Friday, 26 July 2013

Ah labels!

I have just bottled (or jar-red?) a second batch of marmalade. This is the batch that the Senior Cat will take as part of the contribution to a fete being held at his church a little later in the year.  
Another member of the church provided me with the jars. They were small. They were very clean inside. Most of them had useful lids. They were, in short, very useful jars.
They also had labels. There were jam labels, "Three Fruit" marmalade labels, "tomato, basil and tuna" spread labels, olive labels, "spreadable fruit" labels, tomato paste labels. Hmmm...when you are making "Seville Orange" marmalade you do not want it to be labelled anything else but - well, "Seville Orange".
I soaked the offending labels in hot water. I even managed to pull some of each label off. There were still bits of label stuck to the surface. There were green bits, red bits, silver and black bits. There were white sticky bits.
The Senior Cat prowled in. He took over from me while I weighed out the sugar and added it to the bubbling pale yellow-orange mixture in the pan. The Senior Cat scrubbed - and scrubbed. Eventually the jars were clean and ready to use. The bubbling mixture looked about right. I tested it. Yes.
I bottled the marmalade.
The ingredients are simple. The marmalade is just oranges, water and sugar. There were more ingredients than that on the labels of the "Three Fruit" marmalade - and it was not just the addition of two more varieties of citrus fruit. I did not read the label on the jars that had originally held jam and the "spreadable fruit" still has me puzzled. I do not want to know what is in the "Tomato, basil and tuna" spread. It will be a good deal more than those three ingredients and basil gives me a headache anyway.
Oh yes, labels. We need them. We need to know what is in the food we eat. They need to be there in case you or someone you plan to feed is allergic to something. Labelling is sensible. Of course it also advertises. Yes, I know that. There are brands that are instantly recognisable right around the world - like a certain soft-drink.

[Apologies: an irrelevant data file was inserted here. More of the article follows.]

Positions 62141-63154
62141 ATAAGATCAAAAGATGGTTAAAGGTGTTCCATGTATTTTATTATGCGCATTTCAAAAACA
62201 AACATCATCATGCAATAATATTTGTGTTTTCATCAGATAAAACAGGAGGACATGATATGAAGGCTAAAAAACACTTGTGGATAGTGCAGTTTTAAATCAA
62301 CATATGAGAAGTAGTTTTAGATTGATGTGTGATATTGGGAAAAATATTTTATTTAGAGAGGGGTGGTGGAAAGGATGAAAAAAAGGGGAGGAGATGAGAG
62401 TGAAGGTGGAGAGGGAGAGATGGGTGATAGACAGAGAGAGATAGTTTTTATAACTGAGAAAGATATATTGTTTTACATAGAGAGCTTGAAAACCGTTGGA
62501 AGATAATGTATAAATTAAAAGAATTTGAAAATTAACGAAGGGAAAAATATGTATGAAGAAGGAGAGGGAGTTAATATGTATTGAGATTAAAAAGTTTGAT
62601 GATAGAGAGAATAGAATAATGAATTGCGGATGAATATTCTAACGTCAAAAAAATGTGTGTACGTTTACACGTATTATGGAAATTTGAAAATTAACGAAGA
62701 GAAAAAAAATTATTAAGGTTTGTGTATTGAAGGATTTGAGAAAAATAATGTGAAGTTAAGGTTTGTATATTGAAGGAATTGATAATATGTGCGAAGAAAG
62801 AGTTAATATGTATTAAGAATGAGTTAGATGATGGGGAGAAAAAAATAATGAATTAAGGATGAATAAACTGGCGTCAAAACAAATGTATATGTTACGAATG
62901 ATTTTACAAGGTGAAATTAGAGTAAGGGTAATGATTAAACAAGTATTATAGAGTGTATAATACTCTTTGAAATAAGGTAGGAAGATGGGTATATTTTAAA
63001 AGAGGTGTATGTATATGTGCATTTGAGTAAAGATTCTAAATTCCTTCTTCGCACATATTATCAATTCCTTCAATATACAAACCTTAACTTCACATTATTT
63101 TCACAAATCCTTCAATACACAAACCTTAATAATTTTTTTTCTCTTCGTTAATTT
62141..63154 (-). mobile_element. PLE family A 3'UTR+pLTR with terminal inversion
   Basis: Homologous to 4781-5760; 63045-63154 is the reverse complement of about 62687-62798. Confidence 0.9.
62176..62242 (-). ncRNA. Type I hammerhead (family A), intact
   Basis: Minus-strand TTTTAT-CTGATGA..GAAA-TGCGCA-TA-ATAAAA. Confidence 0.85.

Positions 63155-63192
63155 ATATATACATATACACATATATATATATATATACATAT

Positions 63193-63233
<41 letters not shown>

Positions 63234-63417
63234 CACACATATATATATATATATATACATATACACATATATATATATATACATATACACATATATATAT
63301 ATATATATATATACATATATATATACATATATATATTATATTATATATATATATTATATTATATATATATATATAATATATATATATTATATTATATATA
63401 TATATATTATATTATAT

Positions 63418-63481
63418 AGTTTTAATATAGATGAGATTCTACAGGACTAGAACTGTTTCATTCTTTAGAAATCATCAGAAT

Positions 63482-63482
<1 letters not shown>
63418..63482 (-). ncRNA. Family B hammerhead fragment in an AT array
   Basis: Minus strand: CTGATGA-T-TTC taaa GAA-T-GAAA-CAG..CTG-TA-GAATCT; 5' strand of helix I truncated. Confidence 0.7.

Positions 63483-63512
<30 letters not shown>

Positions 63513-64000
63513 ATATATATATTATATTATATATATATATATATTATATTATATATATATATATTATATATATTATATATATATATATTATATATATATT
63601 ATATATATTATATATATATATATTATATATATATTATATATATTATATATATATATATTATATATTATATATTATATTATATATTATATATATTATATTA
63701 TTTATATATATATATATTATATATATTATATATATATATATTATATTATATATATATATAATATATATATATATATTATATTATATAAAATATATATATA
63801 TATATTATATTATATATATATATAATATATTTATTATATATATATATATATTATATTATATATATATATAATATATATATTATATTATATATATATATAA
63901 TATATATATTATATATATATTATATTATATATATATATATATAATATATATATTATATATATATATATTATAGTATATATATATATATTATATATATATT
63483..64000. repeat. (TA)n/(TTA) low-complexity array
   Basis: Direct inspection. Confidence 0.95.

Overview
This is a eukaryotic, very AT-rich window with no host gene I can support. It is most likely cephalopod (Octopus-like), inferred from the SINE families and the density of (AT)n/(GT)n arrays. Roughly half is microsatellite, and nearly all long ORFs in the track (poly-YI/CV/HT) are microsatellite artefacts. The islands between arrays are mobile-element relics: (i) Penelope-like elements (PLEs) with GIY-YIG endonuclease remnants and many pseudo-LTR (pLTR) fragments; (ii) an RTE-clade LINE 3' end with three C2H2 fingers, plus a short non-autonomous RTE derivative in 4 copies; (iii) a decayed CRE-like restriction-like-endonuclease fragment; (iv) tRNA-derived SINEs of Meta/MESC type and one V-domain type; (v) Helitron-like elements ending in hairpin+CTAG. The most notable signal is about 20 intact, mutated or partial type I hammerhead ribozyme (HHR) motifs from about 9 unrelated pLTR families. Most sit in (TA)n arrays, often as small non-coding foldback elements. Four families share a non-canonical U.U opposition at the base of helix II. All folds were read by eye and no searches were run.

But, what I really want to know is this - what brand of glue do they use to stick the labels on with?


Jan said...

I've just done my share of scrubbing labels too. Eucalyptus oil helps as does WD-40. Still need washing but the glue usually comes off.

I've made several batches of beetroot chutney this year and some homemade tomato sauce made in an effort to recapture what I remember of the sauce my grandmother made. I haven't reached there yet. What I did was good, but not quite what I was remembering.

Anonymous said...

If eucalyptus oil fails, try tea tree oil. Usually one or the other works.

I wonder why bought jams and pickles have to be stored in the fridge after opening, in spite of all the added (magic?) ingredients. Old-fashioned jam and pickles don't.

I'm trying to find a recipe for my grandmother's sultana biscuits since we had something similar in a B&B in England where the owner would not divulge his recipe. Four, sugar, golden syrup, butter, baking powder, sultanas? My grandmother (long dead) was never good at passing on recipes, as her measurement were of the 'handful of this, pinch of that, enough of the other to bind it together' type. I'm looking through old recipe books hopefully.


jeanfromcornwall said...

I was going to offer WD40 as the remover solution.
Nowadays, jams and pickles contain a smaller proportion of sugar and vinegar respectively - so less of the preserver in them. That's why they last better with refrigeration once opened.

catdownunder said...

Ah, thankyou all - the jars were duly scrubbed clean and used. It is a lovely colour and it has set perfectly...even if I do say so myself! :)